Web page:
GCHQ: Being fair to the spooks

In a spirit of fairness, and having once had to deal with this kind of thing as a civil servant (though not in the intelligence area, thank goodness) I thought I’d actually put in a good (or at least mitigating) word for GCHQ.

You’ll have seen the Guardian story, based on some of Edward Snowden’s revelations, suggesting that GCHQ opposed the use of intelligence in criminal trails because, in the newspaper’s words it “could lead to legal challenges against its mass-surveillance programmes.”

There are, in fact, a number of reasons why the use of intelligence material in criminal trials is problematic. As well as threats to sources and methods (criminals are not entirely stupid, and would no doubt adapt) there’s the simpler and more basic fact that much, if not most, intelligence material is actually not very useful as evidence, and doesn’t actually help to establish a criminal level of proof. Intelligence isn’t intended for that; it’s intended to guide and nudge, and to fill in gaps with the best information you can manage to get. It also often means very little outside a context you are already familiar with. A scrappy conversation in heavily-accented West African French between two individuals who don’t identify themselves but talk about a “cargo” going “north” – well, you get the drift. For this reason, most intelligence material is actually pretty banal and mundane when taken out of its brightly coloured folders and seen for what it is. It’s no wonder politicians are often a bit disappointed when they see intelligence  material for the first time (you mean this is it…?)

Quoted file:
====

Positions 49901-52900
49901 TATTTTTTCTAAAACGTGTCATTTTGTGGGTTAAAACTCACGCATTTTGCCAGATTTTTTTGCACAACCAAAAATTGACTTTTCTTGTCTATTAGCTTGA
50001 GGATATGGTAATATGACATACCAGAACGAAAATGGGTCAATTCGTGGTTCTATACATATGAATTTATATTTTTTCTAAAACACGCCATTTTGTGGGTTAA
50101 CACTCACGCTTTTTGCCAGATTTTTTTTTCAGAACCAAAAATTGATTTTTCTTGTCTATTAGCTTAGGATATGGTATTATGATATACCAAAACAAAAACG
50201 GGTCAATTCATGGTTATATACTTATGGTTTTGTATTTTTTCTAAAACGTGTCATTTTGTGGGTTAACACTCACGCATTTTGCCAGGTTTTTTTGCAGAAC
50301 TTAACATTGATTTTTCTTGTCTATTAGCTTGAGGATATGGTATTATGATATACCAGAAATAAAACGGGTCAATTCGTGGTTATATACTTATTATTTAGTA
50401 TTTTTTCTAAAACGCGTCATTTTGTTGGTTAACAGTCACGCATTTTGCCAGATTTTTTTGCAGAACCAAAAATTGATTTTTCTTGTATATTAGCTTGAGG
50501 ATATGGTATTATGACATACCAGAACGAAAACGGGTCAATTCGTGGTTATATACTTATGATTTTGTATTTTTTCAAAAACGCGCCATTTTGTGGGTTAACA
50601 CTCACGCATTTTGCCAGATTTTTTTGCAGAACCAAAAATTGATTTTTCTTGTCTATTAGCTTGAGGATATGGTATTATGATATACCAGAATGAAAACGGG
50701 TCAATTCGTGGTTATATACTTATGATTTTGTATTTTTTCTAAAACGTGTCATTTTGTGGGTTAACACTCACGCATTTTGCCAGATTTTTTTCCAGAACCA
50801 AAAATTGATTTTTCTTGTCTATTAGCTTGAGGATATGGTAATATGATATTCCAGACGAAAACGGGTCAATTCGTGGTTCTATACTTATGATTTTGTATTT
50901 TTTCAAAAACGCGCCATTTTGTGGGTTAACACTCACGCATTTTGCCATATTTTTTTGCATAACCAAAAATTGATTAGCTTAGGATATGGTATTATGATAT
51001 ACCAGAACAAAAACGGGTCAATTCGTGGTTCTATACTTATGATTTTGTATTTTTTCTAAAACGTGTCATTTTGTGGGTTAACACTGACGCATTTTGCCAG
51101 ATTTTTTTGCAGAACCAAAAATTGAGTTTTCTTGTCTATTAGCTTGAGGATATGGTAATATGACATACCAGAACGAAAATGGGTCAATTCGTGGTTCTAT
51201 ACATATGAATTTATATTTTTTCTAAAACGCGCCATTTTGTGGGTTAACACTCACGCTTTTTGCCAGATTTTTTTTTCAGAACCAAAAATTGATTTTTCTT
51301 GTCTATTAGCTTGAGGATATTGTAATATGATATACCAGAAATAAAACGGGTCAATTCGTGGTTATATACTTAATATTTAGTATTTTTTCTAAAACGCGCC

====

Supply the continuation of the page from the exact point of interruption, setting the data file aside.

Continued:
I see that quite a few people got the wrong end of the stick about the “legal challenges” bit as well. It doesn’t mean that what GCHQ were doing was illegal, or that they thought it was. The British system doesn’t work like that, or at least it didn’t. What it means that a clever defence lawyer defending, say, a group of accused fraudsters, would try to get any intelligence evidence ruled out of court by using some such device as the European Convention on Human Rights, and probably get the government to abandon the trial rather than have to give all sorts of sensitive information about the how and the why of surveillance. “Legal challenge ” these days means “using the law as a weapon”. It doesn’t unfortunately have anything to do with guilt, innocence or the merits of the case.

There, you see. Not everything GCHQ say is wrong.

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